object, because I want a single point of control for the logging output.
              I'll also generally want to merger multiple log streams into one. Perhaps
              I'll want to have multiple log streams, but I wouldn't want that to be
              under the control of the client code that sends the log messages.

              - George
            • Eric Hodges
              ... PrefixedLogger *should* be quite different from Logger. PrefixedLogger isn t a Singleton, so it shouldn t be a subclass of a Singleton. PrefixedLogger
              Message 6 of 27 , Apr 2, 2001
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                > -----Original Message-----
                > From: Dinwiddie, George [mailto:George.Dinwiddie@...]
                > Sent: Monday, April 02, 2001 3:36 PM
                > To: 'extremeprogramming@yahoogroups.com'
                > Subject: RE: Monostates vs. Singletons (Was: Re: [XP] Singletons ==
                > Global s?)
                >
                >
                > From: Eric Hodges [mailto:eric.hodges@...]
                > > PrefixedLogger is fundamentally different from Logger, though.
                > Logger is
                > a
                > > Singleton. PrefixedLogger isn't.
                >
                > Does the client care whether it's a singleton, or not? To me,
                > it's not that
                > the client has a desire to do particular types of logging; it's that the
                > client has a responsibility to the application to log significant
                > occurrences.

                The client doesn't care. I was responding to this:

                > I notice that your PrefixedLogger is quite different from your
                > Logger.
                > - It doesn't use a factory to create it.
                > - It's not a derived class, so there's more work to convert
                > calling code from Logger to PrefixedLogger.

                PrefixedLogger *should* be quite different from Logger. PrefixedLogger
                isn't a Singleton, so it shouldn't be a subclass of a Singleton.
                PrefixedLogger doesn't need a factory method, it can use "new".

                >
                > In fact, I don't think I'd ever want the clients of an class to know
                > whether or not it's a singleton. It's not their business. If they
                > start making assumptions about that, you might as well use a global.
                > At least, that's my thinking.
                >
                > So, I don't think that singleton-or-not makes a fundamental difference. I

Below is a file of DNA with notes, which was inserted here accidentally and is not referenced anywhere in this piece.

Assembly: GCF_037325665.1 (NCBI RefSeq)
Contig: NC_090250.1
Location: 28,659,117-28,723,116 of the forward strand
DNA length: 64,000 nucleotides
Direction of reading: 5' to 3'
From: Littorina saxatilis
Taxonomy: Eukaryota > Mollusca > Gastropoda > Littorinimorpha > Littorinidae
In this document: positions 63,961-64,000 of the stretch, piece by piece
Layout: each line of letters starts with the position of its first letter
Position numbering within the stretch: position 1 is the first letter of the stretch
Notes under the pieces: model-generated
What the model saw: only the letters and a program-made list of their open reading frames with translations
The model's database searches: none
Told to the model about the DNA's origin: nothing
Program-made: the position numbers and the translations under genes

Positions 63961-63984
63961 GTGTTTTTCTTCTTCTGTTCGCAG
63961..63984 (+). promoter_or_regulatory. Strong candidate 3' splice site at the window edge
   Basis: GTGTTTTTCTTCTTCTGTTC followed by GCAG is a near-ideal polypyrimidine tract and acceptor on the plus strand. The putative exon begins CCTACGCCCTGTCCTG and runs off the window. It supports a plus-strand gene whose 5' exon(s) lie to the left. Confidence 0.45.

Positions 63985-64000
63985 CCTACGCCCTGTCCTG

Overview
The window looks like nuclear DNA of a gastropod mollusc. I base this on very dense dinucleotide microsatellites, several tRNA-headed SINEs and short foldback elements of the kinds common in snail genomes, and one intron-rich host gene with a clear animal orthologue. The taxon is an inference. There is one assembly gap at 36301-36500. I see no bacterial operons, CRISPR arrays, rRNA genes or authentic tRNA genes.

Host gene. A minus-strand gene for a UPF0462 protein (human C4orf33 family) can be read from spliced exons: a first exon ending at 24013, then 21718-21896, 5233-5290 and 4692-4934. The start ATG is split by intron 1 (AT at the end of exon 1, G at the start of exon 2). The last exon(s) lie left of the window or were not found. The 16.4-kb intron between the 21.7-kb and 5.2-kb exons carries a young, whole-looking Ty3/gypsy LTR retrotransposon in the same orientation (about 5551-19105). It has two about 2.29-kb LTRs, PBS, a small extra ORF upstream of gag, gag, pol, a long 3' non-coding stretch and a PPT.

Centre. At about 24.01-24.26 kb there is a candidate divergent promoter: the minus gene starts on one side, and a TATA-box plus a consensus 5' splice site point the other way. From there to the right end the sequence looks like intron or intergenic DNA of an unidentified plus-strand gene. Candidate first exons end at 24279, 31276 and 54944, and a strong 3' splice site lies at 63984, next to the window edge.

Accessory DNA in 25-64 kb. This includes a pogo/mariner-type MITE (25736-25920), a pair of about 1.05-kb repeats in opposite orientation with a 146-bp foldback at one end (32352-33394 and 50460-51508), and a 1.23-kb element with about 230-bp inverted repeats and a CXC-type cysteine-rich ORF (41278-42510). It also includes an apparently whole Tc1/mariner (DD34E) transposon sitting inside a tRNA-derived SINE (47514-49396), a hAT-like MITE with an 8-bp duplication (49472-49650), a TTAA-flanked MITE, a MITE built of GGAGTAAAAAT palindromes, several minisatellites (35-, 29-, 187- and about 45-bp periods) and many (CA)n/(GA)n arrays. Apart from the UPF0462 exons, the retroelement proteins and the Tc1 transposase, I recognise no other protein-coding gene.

> think that's an implementation issue that should live inside the
                > class. In
                > fact, if we're going to start having different flavors of Logger, I think
                > I'd be tempted to refactor Logger into an interface. I might also remove
                > the factory method from any class and create a LoggerFactory, instead.

                You shouldn't try to make a non-Singleton subclass of a Singleton. If that
                means the clients treat Logger differently from PrefixedLogger, so be it.
              • azami@speakeasy.net
                ... convention ... it ... the ... that ... I ve ... My brain wasn t fully in gear before I engaged my fingers. You ve expressed my true thoughts far better
                Message 7 of 27 , Apr 2, 2001
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                  --- In extremeprogramming@y..., "Dinwiddie, George"
                  <George.Dinwiddie@a...> wrote:
                  >
                  > From: azami@s... [mailto:azami@s...]
                  > > [snip]Maybe I'd like it
                  > > better if some of the names were changed - getInstance() by
                  convention
                  > > implies singleton. This is only by convention, it doesn't enforce
                  it
                  > > in code or anything, and I'd always write code not to care whether
                  the
                  > > result of getInstance() is a singleton or not.
                  >
                  > Well, my experience with the Java run-time-library doesn't suggest
                  that
                  > getInstance() implies singleton. Check out the various flavors of
                  > java.util.Calendar.getInstance, for example. Maybe I'm wrong, but
                  I've
                  > standardized my code to use getInstance() for almost any factory

                  My brain wasn't fully in gear before I engaged my fingers. You've
                  expressed my true thoughts far better than I did. In fact,
                  getInstance() implies factory to me, and factory implies more than one
                  instance. After all, if there's only one of a thing what the heck do
                  you need a factory for? Just use the thing.

                  > method. When I first coded singletons in Java, I used
                  getSingleton(),
                  > but quickly decided that my client code didn't care whether or not
                  it
                  > was a singleton. (I think this was about when I first converted a
                  > singleton to a non-singleton.)

                  Ideally, the client code should not know whether the object is a
                  singleton. You could argue that Logger.Log() looks more like a
                  singleton than Logger.getInstance().Log(), but